The principle behind FOMO is all about showing or telling you how good your life might be if you bought a particular service or a product. Perfume ads tell you how irresistible you could be with a single spray, health supplements paint a picture of achieving the perfect body, and so on. As far as marketing goes, it’s one of the most widely used techniques to drive sales since it’s one of the most effective.
When it comes to websites, there are several ways you can take advantage of FOMO to drive sales, such as:
- Including promotional images in which people appear using your products while playing up their benefits.
- Timing your offers to expire, so visitors feel compelled to convert immediately rather than risk losing out.
- Using language that plays up the FOMO in your Call To Action (CTA) and copy, such as “Don’t miss out on this offer!” or “Join us in this exclusive opportunity!”.
The approach you use when it comes to the FOMO technique will largely depend on the product or service you’re selling. However, you’ll see the best possible result if you play up that product’s exclusivity, and show how visitors might be losing out on a good deal if they wait too long.
2. Use the Foot-In-The-Door (FITD) Technique
If an acquaintance asked you for $100, you’d probably say “No”. However, if that same person asks for $20 first and you say “Yes”, you’re far more likely to loan them the remaining $80 if they ask for it later. It sounds convoluted, but the psychology here is simple – when you agree to do someone a favor, it forms a bond. We’re more likely to trust people we’ve done a favor for, or even find them more likeable. In turn, this makes us more prone to agree when they ask us for more substantial favors down the line.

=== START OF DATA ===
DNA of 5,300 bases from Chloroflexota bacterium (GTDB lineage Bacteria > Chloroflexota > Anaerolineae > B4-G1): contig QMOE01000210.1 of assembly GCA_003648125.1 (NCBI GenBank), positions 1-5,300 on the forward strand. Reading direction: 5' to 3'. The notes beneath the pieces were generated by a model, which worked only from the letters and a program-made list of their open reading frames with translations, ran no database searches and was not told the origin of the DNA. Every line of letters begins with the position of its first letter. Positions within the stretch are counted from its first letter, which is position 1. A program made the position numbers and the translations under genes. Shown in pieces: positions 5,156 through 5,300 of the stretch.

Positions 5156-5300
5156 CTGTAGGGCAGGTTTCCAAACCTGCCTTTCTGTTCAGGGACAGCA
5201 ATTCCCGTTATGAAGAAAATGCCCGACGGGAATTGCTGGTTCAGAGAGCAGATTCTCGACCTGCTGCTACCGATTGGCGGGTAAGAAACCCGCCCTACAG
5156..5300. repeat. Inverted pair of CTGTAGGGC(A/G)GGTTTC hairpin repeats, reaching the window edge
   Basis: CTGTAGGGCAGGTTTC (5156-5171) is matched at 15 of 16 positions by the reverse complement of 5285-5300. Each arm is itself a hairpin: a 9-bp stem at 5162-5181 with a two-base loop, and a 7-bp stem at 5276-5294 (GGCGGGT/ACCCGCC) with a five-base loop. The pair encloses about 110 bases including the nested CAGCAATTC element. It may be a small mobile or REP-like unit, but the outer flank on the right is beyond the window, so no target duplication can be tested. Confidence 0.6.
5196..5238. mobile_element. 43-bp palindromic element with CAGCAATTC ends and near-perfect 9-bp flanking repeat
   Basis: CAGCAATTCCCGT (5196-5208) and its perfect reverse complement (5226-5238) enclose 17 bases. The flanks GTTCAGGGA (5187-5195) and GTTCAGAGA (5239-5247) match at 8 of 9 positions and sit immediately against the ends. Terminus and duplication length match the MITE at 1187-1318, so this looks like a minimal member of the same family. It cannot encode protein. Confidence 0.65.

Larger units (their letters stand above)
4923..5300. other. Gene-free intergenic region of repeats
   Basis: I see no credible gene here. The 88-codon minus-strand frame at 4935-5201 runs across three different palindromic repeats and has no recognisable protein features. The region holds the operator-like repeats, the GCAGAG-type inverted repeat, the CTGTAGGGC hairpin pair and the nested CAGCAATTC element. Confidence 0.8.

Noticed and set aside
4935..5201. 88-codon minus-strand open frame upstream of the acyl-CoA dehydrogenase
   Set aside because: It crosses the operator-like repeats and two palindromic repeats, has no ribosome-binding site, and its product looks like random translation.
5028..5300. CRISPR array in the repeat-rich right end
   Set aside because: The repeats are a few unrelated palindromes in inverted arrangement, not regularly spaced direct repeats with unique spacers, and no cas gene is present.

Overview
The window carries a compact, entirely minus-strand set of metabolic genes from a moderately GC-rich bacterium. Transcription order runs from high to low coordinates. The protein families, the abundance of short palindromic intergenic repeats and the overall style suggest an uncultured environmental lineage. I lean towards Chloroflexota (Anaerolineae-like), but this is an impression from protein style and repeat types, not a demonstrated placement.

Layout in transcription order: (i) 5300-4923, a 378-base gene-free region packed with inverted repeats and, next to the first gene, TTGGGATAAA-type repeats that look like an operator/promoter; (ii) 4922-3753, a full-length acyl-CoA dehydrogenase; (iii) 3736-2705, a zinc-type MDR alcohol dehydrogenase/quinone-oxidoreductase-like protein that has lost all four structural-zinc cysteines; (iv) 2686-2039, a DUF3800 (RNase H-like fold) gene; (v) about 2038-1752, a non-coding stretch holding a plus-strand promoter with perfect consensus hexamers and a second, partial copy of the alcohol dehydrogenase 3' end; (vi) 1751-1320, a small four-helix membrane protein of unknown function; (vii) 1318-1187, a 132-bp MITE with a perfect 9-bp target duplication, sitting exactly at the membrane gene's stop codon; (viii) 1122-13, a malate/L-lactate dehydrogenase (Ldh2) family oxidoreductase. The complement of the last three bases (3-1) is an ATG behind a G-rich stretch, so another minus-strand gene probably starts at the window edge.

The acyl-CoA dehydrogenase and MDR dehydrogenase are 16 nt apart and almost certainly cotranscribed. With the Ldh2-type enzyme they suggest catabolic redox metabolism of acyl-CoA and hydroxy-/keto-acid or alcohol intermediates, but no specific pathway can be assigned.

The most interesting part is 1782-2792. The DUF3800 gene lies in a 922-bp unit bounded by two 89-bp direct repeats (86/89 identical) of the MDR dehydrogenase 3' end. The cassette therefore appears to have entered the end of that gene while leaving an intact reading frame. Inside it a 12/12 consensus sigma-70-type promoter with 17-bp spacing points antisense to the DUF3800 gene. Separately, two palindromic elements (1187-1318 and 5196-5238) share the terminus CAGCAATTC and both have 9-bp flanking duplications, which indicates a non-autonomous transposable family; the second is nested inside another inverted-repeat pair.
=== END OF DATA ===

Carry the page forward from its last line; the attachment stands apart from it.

In sales, this is known as the Foot-In-The-Door (FITD) technique, and a lot of businesses use it to their advantage. The entire process doesn’t have to be as clear-cut as our $100 example, either. Imagine you’re signing up with a new Internet Service Provider (ISP) and you decide to settle for the middle of three plans. The ISP now has its foot firmly planted between your door and the frame. In the future, they may try to sell you a more expensive plan – perhaps with some sort of discount – and you’ll be more likely to say “Yes” than someone who hasn’t already done business with them.
When you run a website, there are several ways you can take advantage of the FITD technique, such as:
- Asking users to share their email addresses with you, which leaves the door open for future marketing opportunities.